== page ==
First I did a layer using Sap Green, Titanium White and Payne’s Gray.  The latter was used for the shadows because it’s a beautiful dark blue without being too bright.  I didn’t use yellow on the face, preferring white.

At first I wanted to do the face in an impasto style which I did over the first layer.  The veil was done in red, burnt sienna for the shadows and red mixed with white for the highlights.

When I showed the painting to a friend, she commented that the skin was a bit too rough – it looked like the lady had bad skin…  Fortunately the paint was still fairly wet from the previous day and I could blend the skin quite easily.  I must admit that it looked a lot better after that.  I’m quite pleased with the final product.  The background was done in Ivory Black and white and I made it darker towards the bottom.  I put additional white next to the head when the painting was finished, to make it stand out more in contrast.

Some friends said it was a bit “weird” for their taste, but I like it.  At the moment I’m working on a second painting in the series.  Keep checking the blog for updates.

Please leave a comment.  I’m looking forward to your feedback.

Supporting SA’s finest

Completed painting

Being a fledgling artist (!) I have been sharing my painting experiences with friends and colleagues alike over the last year or so.  Great was my pleasure when a colleague asked me to paint two works to hang in the corporate university of one of the biggest breweries in South Africa – SAB.  I was overjoyed that my work will be displayed in a public place for the first time.  Woohoo!

I immediately set out looking for suitable photographs as an inspiration.  I found a couple of great photographs taken for SABMiller (the holding company) by a photographer called (OneRedEye) and obtained permission to use them. This is the original photo for the first of two paintings.

Original photo

I titled the first picture ‘Supporting South Africa’s finest’ – because it shows both our national soccer team’s colour as well as the best-knows beer brand, Castle Lager.  The Soccer World Cup was hosted by South Africa in 2010 and it was a BIG DEAL!  The country really rallied around our soccer team and everyone was in the grip of national patriotism – something that is fairly rare in a country where poverty and crime are two biggest issues.  For a couple of weeks the whole country pulled together towards a common goal, and by all accounts hosted the World Cup in an exemplary way.

I started the painting on a 24 x 30 inch canvas.  The focus points were great – I liked the contrast of the yellow t-shirts to the blue background of the shipping crate, and the man on the right added life to what could otherwise been a very ‘dead’ picture.

I started with the shirts and used Zelcol’s Chrome Oxide green, with shadows done by mixing the green with Payne’s Grey.  The light yellow shirts were done in yellow and white.  To obtain the shadows I added a little bit of Van Dyke Brown and Yellow Ochre.  The dark yellow shirts were done in Yellow Ochre, with the shadows in Van Dyke Brown.  The towel on the right was done in Payne’s Grey.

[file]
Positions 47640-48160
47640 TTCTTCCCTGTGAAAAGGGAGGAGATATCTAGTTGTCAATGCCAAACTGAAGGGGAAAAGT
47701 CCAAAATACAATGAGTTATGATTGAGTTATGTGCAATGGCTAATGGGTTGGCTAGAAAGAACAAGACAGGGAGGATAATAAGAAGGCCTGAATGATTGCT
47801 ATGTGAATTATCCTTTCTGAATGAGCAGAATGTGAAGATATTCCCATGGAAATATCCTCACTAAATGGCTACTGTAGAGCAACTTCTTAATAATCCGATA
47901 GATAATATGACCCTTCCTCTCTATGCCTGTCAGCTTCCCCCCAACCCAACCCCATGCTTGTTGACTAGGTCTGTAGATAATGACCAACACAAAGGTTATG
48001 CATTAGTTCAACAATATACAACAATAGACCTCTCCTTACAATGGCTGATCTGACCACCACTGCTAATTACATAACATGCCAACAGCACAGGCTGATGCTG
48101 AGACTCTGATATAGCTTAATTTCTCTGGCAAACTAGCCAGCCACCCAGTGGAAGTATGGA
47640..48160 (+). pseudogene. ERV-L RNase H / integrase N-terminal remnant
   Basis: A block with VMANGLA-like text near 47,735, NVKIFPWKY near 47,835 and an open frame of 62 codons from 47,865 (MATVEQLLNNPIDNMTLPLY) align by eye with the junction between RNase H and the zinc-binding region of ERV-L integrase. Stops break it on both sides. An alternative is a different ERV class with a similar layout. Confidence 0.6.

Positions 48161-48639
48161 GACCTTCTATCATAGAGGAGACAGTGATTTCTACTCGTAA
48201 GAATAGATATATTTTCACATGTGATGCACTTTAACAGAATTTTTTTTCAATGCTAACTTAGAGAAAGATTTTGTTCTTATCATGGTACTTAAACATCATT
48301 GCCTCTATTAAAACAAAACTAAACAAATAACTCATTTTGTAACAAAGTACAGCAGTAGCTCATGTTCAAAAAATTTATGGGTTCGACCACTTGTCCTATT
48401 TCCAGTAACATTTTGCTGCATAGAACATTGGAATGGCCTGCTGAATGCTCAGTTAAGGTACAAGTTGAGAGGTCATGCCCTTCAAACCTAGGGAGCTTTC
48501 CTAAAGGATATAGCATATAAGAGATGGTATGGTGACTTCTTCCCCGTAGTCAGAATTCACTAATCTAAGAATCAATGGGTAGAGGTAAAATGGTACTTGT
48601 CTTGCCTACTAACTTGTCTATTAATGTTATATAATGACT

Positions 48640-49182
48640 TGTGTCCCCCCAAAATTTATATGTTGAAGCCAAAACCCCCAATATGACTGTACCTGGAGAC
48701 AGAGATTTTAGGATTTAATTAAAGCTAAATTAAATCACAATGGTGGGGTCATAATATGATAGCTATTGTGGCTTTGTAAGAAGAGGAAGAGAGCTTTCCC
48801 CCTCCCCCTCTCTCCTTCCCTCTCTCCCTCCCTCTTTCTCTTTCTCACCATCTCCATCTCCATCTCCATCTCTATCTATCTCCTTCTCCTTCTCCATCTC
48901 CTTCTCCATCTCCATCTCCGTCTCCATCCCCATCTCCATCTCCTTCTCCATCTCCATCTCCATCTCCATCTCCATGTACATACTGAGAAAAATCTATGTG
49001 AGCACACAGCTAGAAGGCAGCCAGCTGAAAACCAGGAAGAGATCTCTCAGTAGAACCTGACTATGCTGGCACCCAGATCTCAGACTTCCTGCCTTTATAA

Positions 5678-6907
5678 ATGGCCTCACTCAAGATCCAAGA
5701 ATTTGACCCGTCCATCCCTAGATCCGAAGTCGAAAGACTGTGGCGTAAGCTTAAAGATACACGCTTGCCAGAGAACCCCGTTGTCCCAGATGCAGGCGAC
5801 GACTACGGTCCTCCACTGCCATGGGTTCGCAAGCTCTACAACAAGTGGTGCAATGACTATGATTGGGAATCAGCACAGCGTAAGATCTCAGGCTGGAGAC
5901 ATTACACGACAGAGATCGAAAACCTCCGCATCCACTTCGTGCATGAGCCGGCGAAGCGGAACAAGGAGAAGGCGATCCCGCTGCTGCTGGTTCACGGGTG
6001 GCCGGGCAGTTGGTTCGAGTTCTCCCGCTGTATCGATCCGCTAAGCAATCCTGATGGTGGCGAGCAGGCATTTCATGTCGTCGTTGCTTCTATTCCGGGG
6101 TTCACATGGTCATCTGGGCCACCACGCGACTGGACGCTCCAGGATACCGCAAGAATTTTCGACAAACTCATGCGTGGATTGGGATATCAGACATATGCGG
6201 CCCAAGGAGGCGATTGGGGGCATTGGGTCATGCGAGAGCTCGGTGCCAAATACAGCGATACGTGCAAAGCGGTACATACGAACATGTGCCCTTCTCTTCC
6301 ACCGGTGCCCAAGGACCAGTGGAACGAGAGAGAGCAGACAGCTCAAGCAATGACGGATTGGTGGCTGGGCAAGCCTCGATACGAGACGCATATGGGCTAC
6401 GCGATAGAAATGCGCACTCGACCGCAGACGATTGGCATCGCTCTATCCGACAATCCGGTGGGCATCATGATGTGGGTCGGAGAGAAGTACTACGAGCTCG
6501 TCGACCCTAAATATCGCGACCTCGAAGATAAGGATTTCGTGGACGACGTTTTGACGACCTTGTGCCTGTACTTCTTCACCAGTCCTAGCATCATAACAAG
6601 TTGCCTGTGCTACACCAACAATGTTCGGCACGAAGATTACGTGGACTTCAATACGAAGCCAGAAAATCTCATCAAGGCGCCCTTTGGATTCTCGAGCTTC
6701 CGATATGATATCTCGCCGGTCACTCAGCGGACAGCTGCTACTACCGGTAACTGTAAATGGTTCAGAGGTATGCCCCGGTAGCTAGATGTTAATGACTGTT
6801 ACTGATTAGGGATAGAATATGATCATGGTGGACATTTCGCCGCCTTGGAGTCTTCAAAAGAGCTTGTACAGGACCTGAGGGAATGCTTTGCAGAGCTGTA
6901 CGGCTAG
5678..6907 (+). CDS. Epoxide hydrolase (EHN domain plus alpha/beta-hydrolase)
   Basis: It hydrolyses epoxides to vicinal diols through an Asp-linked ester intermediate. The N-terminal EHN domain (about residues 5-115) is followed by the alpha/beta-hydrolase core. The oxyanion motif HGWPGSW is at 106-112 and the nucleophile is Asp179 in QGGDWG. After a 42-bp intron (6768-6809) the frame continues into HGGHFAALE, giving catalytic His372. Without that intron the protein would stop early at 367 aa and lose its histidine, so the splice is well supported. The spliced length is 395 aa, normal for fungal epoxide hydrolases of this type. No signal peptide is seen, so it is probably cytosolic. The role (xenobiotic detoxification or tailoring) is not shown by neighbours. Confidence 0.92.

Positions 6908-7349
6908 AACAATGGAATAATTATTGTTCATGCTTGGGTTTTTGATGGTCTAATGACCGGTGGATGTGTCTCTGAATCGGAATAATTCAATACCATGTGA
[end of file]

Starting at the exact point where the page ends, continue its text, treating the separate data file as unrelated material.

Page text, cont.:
T-shirts had 3 layers, all blended well.

After that I put in the background of the blue shipping crate.  I used Zelcol’s Cerulean Blue Hue straight from the tube and put in the shadows.  Then I filled in the rest with Cerulean blue and white.  To create the corrugated iron feel of the crate, I did the shadows on the right with a dark cerulean blue and used a lighter shade of blue contrasting with a white to create the 3-dimensional feel.  The imperfections of the crate like the holes and damage, were important to create an illusion of realism.  The shadows of the shirts and the man was done in Payne’s grey, which made a beautiful dark blue straight out of the tube.  I love Payne’s grey – it is so versatile!

When the background was dry, I made up a very light version of the blue with lots of white and dry brushed over it to make it look like scuffed and flaking paint.  I used pure white on only a couple of the really light areas.  At the bottom of the crate I crated a white edge framed with a darker edge to make it look three dimensional.

The man was done in Van Dyke Brown for the darker bits of skin, Burnt Sienna and flesh.  The red of the sienna give the skin a beautiful warm tone, without it the man would look grey.  The highlights of the skin were done over 3 consecutive layers of paint – I had to wait a couple of days in between for the paint to be touch dry.  His t-shirt was done with a light mix of white and Van Dyke Brown and this, together with a little bit of burnt sienna, was used for the trousers as well.

Man with bottle

The red crate was done with Louvre’s Primary Red straight out of the tube.  It took three thick layers to really cover the canvas because the paint is a bit thinner than the others in the same range.  The white writing had to be done very carefully with a 000 brush, and I used two layers of white.  The shadows on the crate were done with red mixed with a little bit of black and the writing was done in grey.  His shoes were done in black (2 layers), and when it was dry I dry-brushed white over it to create the reflection of light.

Crate with shoe

The face took a lot of time.  I had to ensure that there was more detail on the painting than what showed up on the photo – it had to look real.  I put in more frown lines on his forehead and more detail on his eyes.  The white of the eyes were done in grey so as not to stand out too much.

The ground was done in a combination of Van Dyke Brown and white, with a little bit of black thrown in to create mounds and ‘valleys’.  I created stones (which weren’t on the photo) to make it look more real using Yellow Ochre, Van Dyke Brown and then with black for the shadows.

Grass and rocks

The grass was difficult.  I’m used to painting in a very precise way and the grass had to be very rough.  I used Yellow Ochre, green, Van Dyke Brown and white and the grass took about 30 minutes to get right.  I did a bit less grass than was evident in the photo.  The paint was very thin (with turps) and I went over it with a small line brush (0 and 00) a couple of times.  The key was to ensure that the background of the crate doesn’t show through the grass.